Jumping into the air for a photo in front of the Taj Mahal, as many tourists do, Mulinder was confronted by a group of men with guns who demanded he delete the photo, saying such pictures weren’t allowed.
“It was pretty scary. I was like ‘Oh my God, what have I done?’.”
It wasn’t the only naive mistake he has made on his travels, but Mulinder said they have all provided invaluable learning experiences.
“I think everyone should travel. When people have been out of their comfort zone, out of their culture, it gives them a new respect for mankind and society. It’s incredibly enriching seeing how another person lives. Even if it’s just travelling to Northland or Gore.
“When I and all the travellers I know go to unique places, we go with respect and do our research. It’s when you hear about drunken idiots going to Bali and not respecting the culture that problems arise.”
Mulinder suggested that it’s unfair to criticise other travellers’ decisions when you don’t know their histories or skill sets.
“When you think of someone like Sir Edmund Hillary, his skill level to climb Mt Everest is far superior to the everyday person’s,” he said. “My wife, as another example, will eat the spiciest food known to mankind, but there’s no way I’m going to go near it. Her perception of risk is far different to mine when it comes to spicy food.”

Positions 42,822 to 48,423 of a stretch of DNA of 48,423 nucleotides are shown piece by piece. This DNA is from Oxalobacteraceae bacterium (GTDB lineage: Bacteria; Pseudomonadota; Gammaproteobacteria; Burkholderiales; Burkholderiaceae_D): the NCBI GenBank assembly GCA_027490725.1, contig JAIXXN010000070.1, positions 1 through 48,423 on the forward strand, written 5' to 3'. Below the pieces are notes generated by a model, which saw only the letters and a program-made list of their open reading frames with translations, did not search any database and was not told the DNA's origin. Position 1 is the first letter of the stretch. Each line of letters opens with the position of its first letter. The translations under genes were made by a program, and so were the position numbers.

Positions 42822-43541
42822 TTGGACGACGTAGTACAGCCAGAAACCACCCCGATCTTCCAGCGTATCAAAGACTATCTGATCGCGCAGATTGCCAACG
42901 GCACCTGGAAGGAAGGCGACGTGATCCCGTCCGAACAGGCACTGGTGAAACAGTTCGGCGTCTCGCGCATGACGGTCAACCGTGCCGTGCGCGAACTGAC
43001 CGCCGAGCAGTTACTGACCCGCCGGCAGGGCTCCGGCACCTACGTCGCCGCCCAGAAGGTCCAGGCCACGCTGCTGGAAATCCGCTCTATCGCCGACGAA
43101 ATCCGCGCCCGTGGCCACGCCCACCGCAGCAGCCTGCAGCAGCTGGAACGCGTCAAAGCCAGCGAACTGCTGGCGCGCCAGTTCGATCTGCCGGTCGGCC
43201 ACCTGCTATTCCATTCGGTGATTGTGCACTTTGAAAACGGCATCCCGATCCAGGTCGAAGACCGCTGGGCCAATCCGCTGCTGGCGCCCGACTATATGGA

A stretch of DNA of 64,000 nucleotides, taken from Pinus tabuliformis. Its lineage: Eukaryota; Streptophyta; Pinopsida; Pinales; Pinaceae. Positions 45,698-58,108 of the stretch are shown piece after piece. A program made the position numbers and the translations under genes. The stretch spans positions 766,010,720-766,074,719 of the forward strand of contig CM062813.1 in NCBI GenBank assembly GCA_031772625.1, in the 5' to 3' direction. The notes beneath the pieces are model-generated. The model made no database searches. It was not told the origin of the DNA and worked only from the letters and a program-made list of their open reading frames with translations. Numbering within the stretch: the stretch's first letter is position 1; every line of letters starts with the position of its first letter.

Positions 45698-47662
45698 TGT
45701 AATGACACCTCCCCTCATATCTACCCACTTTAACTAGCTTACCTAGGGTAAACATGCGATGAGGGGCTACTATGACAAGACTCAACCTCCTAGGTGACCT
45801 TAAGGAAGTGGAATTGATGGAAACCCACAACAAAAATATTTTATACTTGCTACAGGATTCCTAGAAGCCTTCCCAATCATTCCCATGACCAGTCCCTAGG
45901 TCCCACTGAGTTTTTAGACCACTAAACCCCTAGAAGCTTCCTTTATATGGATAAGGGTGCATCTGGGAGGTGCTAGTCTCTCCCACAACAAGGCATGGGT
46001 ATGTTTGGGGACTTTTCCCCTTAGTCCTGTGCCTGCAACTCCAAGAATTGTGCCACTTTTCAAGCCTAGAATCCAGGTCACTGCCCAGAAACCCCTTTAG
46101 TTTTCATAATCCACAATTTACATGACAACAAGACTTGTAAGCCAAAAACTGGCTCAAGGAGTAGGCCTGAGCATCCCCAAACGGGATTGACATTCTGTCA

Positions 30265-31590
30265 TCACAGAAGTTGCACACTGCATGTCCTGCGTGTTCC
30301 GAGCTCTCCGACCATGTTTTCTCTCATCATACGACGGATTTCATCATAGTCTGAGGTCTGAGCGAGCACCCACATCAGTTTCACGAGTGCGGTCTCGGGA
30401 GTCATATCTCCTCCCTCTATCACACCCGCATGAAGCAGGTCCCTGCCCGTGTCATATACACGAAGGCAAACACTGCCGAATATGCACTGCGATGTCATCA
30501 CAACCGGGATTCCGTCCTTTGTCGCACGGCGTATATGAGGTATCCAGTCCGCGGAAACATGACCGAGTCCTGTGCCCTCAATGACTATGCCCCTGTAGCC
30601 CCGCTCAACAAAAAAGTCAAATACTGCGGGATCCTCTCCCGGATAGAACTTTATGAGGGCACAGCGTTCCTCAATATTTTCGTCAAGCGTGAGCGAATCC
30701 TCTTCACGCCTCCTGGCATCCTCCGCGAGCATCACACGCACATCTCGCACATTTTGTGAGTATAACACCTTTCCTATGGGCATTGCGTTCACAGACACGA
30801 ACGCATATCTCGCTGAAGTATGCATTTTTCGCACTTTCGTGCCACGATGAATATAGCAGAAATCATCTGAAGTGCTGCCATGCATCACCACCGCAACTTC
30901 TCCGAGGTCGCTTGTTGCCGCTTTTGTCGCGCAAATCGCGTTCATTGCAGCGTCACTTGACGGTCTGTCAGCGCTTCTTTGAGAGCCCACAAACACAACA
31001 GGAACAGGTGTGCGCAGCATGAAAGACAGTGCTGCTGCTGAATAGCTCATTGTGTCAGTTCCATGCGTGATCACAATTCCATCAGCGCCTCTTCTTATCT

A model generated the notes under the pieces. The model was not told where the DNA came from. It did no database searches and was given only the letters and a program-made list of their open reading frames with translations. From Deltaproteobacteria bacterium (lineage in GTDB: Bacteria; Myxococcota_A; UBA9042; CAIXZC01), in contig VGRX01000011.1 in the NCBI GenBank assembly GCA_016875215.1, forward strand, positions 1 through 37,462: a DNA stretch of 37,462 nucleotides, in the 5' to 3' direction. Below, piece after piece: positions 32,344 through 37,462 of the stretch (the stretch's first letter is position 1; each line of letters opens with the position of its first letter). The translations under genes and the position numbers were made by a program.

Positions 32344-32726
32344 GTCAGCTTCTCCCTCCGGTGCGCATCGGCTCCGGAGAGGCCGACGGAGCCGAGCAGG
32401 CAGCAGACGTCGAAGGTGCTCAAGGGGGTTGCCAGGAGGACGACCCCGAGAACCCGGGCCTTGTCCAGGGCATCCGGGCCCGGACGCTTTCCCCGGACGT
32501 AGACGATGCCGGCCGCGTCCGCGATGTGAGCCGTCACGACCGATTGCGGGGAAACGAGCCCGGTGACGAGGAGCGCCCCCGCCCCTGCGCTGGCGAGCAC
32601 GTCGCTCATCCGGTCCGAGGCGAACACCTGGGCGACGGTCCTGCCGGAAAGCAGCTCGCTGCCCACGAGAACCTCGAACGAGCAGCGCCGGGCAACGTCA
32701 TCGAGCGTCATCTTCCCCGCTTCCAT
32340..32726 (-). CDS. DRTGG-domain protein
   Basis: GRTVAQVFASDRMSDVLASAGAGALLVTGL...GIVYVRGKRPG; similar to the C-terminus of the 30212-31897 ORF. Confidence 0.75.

Another naturally adventurous spirit, travel blogger Sarah Chant has also spent many years seeking out destinations and experiences that are off-the-beaten track – and her husband Nathan has learned to follow suit.
“We like seeing difference and diversity,” Chant – one half of the Exploring Kiwis and the founder of the New Zealand Travel Tips Facebook group, said. “When you travel to a country with a different language or different way of life, the personal learning you get out of it is massive.”
Chant said she is mindful that you can’t control everything that happens to you wherever you are. Travelling to Ukraine about five years ago, she and her husband left their sole credit card on the plane and were not allowed to reboard to retrieve it. Unable to pay the fees for their visas to enter the country, they were overwhelmed with gratitude when an Emirati man they didn’t know offered to loan them some money.